Not that enhancing growth is much on Mr. Piketty's mind, either as an economic matter or as a means to greater distributive justice. He assumes that the economy is static and zero-sum; if the income of one population group increases, another one must necessarily have been impoverished. He views equality of outcome as the ultimate end and solely for its own sake. Alternative objectives—such as maximizing the overall wealth of society or increasing economic liberty or seeking the greatest possible equality of opportunity or even, as in the philosophy of John Rawls, ensuring that the welfare of the least well-off is maximized—are scarcely mentioned.

There is no doubt that poverty, unemployment and unequal opportunity are major challenges for capitalist societies, and varying degrees of luck, hard work, sloth and merit are inherent in human affairs. Mr. Piketty is not the first utopian visionary. He cites, for instance, the "Soviet experiment" that allowed man to throw "off his chains along with the yoke of accumulated wealth." In his telling, it only led to human disaster because societies need markets and private property to have a functioning economy. He says that his solutions provide a "less violent and more efficient response to the eternal problem of private capital and its return." Instead of Austen and Balzac, the professor ought to read "Animal Farm" and "Darkness at Noon."

Mr. Shuchman is a New York fund manager who often writes on law and economics.

Thursday, April 10, 2014

Views from FYR of Macedonia: Russia, the West, America

Views from FYR of Macedonia: Russia, the West, America

After sharing with some people an article on new software for US military cargo helicopters to take more autonomous decisions*, a Macedonian in the group wrote (Spanish):
Si, tenemos suerte y los rusos nos defienden. Si no estamos j[xxx]dos con los americanos y sus maquinas de muerte

Translation: Yes we are lucky that the Russians defend us. If not, we would be [doomed] by the Americans and their Machines of Death.

The article: Navy Drones With a Mind of Their Own. WSJ, Apr 5, 2014. http://online.wsj.com/news/articles/SB10001424052702303532704579481510076347466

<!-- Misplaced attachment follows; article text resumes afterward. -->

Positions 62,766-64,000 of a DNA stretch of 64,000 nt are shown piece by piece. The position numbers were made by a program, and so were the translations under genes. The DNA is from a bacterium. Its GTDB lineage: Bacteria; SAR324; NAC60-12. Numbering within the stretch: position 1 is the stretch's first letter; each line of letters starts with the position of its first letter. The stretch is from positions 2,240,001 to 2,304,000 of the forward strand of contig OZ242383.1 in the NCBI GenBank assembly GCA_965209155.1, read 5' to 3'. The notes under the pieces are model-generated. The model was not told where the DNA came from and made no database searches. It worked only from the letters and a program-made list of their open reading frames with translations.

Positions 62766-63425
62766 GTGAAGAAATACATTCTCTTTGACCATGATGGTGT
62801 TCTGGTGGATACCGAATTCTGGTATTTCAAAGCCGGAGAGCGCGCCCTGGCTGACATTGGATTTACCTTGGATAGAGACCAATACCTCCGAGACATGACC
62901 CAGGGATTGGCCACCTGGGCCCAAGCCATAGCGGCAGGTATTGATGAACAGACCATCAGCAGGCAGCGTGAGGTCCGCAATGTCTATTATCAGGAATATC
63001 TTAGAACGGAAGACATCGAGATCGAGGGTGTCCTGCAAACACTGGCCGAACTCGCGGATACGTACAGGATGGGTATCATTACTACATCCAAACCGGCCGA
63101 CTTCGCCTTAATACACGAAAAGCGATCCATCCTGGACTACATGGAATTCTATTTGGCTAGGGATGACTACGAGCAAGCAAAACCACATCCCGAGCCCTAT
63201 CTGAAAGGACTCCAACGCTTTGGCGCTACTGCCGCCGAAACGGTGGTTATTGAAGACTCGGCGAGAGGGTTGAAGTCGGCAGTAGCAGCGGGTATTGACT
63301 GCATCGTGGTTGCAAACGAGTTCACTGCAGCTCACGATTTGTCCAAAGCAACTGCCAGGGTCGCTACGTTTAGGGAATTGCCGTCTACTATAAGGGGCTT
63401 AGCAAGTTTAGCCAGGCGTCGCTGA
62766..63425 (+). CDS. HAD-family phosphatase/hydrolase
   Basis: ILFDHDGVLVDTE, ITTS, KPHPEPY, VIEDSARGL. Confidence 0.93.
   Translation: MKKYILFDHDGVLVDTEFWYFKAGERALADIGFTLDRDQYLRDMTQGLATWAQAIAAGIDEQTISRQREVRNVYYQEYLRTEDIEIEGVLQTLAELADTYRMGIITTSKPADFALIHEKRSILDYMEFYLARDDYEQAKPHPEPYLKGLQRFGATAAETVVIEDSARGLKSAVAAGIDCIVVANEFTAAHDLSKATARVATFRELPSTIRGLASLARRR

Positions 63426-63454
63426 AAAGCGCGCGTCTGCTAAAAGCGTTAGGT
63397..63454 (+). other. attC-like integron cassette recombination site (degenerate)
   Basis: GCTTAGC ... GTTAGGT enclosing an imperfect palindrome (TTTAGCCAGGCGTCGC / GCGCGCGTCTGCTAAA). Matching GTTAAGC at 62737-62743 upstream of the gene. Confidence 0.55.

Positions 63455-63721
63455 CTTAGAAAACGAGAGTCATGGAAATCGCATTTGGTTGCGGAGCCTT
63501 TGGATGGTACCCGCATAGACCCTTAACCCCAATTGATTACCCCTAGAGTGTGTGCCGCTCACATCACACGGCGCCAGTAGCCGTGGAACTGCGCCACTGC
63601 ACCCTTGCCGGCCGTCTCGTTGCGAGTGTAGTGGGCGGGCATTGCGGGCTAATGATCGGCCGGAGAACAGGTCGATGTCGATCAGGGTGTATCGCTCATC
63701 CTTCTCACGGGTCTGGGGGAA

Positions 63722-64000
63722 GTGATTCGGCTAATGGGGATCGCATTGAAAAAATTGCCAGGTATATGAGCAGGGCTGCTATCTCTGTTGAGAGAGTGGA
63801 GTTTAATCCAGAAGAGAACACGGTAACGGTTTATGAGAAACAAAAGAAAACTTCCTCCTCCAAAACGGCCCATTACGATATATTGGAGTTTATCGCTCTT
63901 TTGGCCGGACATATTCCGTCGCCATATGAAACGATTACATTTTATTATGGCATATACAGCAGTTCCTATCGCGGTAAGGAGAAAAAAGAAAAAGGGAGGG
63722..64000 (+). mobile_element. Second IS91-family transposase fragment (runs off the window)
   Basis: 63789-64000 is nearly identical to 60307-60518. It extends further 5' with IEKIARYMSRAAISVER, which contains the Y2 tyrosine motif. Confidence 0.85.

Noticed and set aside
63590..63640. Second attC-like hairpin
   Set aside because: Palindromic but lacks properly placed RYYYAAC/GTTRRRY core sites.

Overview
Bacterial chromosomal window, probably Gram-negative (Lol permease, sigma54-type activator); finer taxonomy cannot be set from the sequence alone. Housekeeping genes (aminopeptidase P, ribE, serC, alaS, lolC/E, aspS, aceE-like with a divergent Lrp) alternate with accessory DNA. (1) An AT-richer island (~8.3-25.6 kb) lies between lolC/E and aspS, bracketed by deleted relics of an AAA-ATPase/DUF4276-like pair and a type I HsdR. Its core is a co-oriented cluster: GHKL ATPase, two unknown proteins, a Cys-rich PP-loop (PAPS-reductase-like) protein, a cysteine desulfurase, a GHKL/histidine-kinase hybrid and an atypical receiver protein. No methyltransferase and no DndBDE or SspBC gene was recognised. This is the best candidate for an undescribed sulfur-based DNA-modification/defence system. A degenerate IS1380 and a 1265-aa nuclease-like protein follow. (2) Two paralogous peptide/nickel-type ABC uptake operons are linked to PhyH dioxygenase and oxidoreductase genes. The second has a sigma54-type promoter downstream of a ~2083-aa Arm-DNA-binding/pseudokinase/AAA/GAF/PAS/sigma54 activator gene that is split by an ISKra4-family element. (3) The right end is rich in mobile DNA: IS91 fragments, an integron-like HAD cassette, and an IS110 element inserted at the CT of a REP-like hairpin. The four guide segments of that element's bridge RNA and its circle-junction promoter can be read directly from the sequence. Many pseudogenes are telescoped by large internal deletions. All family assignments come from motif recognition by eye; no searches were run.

Friday, November 22, 2013

Control d'armes en acció: Els nois dolents enganyen i les democràcies no fan res

Les sancions contra l'Iran no es manipularan. . Per Douglas J. Feith
Control d'armes en acció: Els nois dolents enganyen i les democràcies no fan res.
Translation to Catalan of Sanctions on Iran Won't Be Cranked Back Up. By Un Liberal Recalcitrant
Wall Street Jounal, updated Nov. 18, 2013 7:24 p.m. ET
http://online.wsj.com/news/articles/SB10001424052702303914304579193652675971392

El president Obama vol que l'Iran suspengui parts del seu programa nuclear a canvi d'alleujar les sancions econòmiques internacionals. Els crítics sostenen que si Occident arriba a un acord en aquest sentit, l'Iran podria enganyar molt més fàcilment, molt abans que la resta del món pogués establir noves i dures sancions. Però el senyor Obama insisteix que relaxar les sancions és reversible : Si els iranians estan pel "no seguir endavant", va dir recentment a NBC News, "Podem anar endavant ".
Els acords de pau i el control d'armes tenen una llarga història que hauria de ser un advertiment contra aquestes garanties. Els països democràtics, durant molt de temps, no van poder aconseguir el que esperaven dels seus antagonistes no democràtics - i després es van veure incapaços o no van estar disposats a complir el tracte-.

Després de la Primera Guerra Mundial, els tractats de Versalles i Locarno van sotmetre Alemanya  a mesures de control d'armes, incloent la desmilitarització de Renània. Quan el règim nazi d'Alemanya, va remilitaritzar audaçment la Renània el 1936, ni la Gran Bretanya, ni França, ni cap altre signant del tractat va prendre cap tipus d’acció legal.